These tiles each hold 288 LEDs, which are able to mimic the motions of clouds and colors of the sky.
If you’re like the majority of America, you spend a large part of your weekdays under fluorescent lights. The worst part about working in an office is the lighting. It’s true that light is supposed to make you feel awake, but fluorescent lights are a different story. Around afternoon time, you get that drowsy feeling. It’s what prompts you to get a second cup of coffee. It’s also what prompts you to notice how draining and depressing the fluorescent lights are.
You especially notice this once you finally get off work and enter the outside world. You’re enveloped in warm sunlight (if you’re lucky) and remember what it’s like to be human again. Because, let’s face it, when we’re sitting at our desks typing away, we are closer to robots than humans. Not that that’s a bad thing.
It’s the sunlight and the sky that make us truly feel awake and alive. But most of us don’t see the outside world at work, unless we manage to get a desk close to a window.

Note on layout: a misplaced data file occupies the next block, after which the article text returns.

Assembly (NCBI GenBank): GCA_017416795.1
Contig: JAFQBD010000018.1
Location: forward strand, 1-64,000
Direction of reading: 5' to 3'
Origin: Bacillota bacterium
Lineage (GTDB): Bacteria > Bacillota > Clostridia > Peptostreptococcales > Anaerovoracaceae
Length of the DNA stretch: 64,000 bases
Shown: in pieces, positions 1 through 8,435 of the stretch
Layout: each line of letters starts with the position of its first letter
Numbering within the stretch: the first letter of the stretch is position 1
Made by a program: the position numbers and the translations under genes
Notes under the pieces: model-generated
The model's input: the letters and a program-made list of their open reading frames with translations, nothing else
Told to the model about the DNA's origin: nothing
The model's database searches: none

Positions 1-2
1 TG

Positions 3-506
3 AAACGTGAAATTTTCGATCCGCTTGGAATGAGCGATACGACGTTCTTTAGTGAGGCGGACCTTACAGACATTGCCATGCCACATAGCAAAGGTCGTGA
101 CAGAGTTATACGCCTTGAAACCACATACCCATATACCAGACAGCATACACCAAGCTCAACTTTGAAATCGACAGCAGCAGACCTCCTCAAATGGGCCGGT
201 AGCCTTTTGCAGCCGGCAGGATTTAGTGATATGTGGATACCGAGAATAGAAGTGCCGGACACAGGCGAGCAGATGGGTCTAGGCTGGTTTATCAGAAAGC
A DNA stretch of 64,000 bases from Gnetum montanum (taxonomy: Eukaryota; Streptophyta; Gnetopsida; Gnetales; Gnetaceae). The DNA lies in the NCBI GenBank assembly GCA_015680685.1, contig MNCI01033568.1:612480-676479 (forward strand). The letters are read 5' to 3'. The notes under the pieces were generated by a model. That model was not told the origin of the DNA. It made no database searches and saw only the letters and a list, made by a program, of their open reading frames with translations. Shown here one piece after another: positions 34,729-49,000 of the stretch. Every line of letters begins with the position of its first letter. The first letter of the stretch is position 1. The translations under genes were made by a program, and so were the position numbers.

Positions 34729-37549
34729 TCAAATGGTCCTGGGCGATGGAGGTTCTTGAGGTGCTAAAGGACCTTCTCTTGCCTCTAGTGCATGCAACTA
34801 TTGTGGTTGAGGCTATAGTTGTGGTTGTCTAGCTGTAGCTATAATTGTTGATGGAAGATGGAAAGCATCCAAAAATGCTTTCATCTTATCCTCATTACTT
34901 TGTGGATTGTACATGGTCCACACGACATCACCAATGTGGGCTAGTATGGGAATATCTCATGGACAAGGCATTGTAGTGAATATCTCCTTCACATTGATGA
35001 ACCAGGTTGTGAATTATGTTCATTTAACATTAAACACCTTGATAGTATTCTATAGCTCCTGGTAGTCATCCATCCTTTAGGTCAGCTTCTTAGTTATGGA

For the rest of us, researchers at the Fraunhofer Institute have brought the sky indoors with a lighting solution for offices that makes a sky effect on the ceiling. It is made of LED lights which mimic natural lighting conditions, including passing clouds and different shades of blue and gray.
The lights are 20-inch by 20-inch tiles, each with 288 LEDs and diffuser films. The LEDs are colored red, blue, green, and white, making them able to produce more than 16 million hues.
Dr. Matthias Bues, head of the department, said, “LEDs allow us to simulate these dynamic changes in lighting in a way that is not directly obvious to the naked eye. Otherwise, the lighting might distract people from their work. But it does need to fluctuate enough to promote concentration and heighten alertness.”
Having a slowly changing sky above you should lessen the chance of office lethargy, as the typical fluorescent lights wouldn’t be frying everyone. But the lights might also tease us about our inability to be outside. We might look up and see the LEDs as a depressing reminder that we’re trapped, only strengthening our longing to step outside the building.